Acer scores prized spot on $100m WA govt PC panel

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Acer scores prized spot on $100m WA govt PC panel

Acer has scored a plum spot on the Western Australia's $100 million whole-of-government PC panel – despite the state government originally publishing an approved supplier list missing the Taiwanese vendor.

The WA Common Use Agreement was first published in mid-February, as reported by CRN, with CDM Australia, EDsys Computers, JB Hi-Fi, Toshiba and Winthrop Australia listed as the only suppliers – and Acer noticeable in its absence.

At the time, a spokesperson for the state government Department of Finance told CRN that it was still negotiating with suppliers.

CRN understands that at this time, Acer had essentially been approved, so its absence from the initial list was a shock to all, especially one of its biggest Perth partners, JH Computer Services.

Jennifer Clay, chief executive of JH Computer Services, told CRN: "Our main focus is Acer and Lexmark. We sell a whole lot of others but our main focus is Acer and Lexmark, so for us not to be on the CUA – and we do a lot of government business – would have been devastating for us."

Thankfully for JH Computing, Acer was quickly added to the approved supplier list. In fact, the vendor has scored rights across a broad sweep of business-grade desktops, tablets, hybrids and all-in-ones, and as well as its consumer range together with Chromebooks.

Under the new arrangement, Acer can also supply WA Education, a part of the public sector it had been locked out of for the past four years.

Acer had previously been unable to supply school buyers in Western Australia; tough for a vendor so focused on the education vertical.

Clay said that her teams at JH Computer Services and sister company ServiceWest had worked tirelessly, along with Acer's Julia Sinton, over the past few years to rebuild Acer's reputation in the local education market, and said this work had paid off with Acer's place on the supply panel. "We absolutely killed the education area with kindness."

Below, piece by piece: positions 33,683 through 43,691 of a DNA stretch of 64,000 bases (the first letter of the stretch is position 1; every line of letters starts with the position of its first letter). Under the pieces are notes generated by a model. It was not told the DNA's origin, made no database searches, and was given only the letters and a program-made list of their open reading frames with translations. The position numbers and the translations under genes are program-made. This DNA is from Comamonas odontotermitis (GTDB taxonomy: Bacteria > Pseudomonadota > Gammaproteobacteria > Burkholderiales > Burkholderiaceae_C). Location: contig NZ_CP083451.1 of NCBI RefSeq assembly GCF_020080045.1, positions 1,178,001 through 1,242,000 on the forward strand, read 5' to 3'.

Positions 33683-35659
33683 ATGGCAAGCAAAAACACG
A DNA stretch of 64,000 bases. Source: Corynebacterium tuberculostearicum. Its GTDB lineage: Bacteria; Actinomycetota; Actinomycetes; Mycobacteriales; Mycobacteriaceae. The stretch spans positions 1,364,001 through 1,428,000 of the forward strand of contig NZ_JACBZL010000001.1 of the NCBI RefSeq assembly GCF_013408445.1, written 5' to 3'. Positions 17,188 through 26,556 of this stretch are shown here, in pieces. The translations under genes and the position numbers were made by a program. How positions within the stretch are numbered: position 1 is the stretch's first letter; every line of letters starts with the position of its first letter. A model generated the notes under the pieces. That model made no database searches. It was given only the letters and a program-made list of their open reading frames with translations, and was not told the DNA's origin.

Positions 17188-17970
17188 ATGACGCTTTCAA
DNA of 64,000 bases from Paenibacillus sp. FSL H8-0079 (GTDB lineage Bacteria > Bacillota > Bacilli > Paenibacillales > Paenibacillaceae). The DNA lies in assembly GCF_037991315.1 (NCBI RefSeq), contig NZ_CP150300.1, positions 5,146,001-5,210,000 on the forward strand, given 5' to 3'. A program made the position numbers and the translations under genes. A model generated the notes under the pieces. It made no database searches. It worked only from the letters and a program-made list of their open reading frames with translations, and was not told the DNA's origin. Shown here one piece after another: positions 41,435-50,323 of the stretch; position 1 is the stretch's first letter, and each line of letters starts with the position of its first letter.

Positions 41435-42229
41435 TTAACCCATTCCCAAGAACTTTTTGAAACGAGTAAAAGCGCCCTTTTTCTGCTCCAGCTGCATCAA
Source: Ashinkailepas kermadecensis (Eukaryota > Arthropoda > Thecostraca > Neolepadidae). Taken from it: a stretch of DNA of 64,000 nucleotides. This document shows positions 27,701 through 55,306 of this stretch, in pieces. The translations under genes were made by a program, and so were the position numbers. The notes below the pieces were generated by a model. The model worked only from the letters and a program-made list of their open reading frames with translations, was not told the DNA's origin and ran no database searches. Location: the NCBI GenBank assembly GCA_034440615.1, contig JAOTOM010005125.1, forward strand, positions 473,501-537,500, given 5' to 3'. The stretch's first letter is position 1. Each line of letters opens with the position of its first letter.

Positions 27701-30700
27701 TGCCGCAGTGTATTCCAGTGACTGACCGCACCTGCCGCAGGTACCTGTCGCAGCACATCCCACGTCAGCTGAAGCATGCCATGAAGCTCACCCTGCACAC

Massive opportunity

The new CUA runs for a two-year initial term with three one-year extensions, and is estimated to be worth $100 million over the full five-year life of the arrangement.

Acer sales director Rod Bassi said: "Acer is proud be to awarded a position on the latest CUA and will be building on our 25-year record of supplying exceptional value for money and the highest-quality systems as a preferred supplier to the Western Australian government and education markets.

"Our inclusion on the panel will enable both small and large agencies to leverage Acer’s strength of a combined single supply and service operation."

Earlier this year, Acer doubled down on education with the launch of a laptop buying and advice portal for parents and schools, a way to get a stake in the trend toward 'bring your own device' purchasing.

Speaking to CRN yesterday, Acer's local boss, Darren Simmons, indicated a string of wins by its resellers in the education space, both traditional sales and also as a result of its new BYOD strategy.

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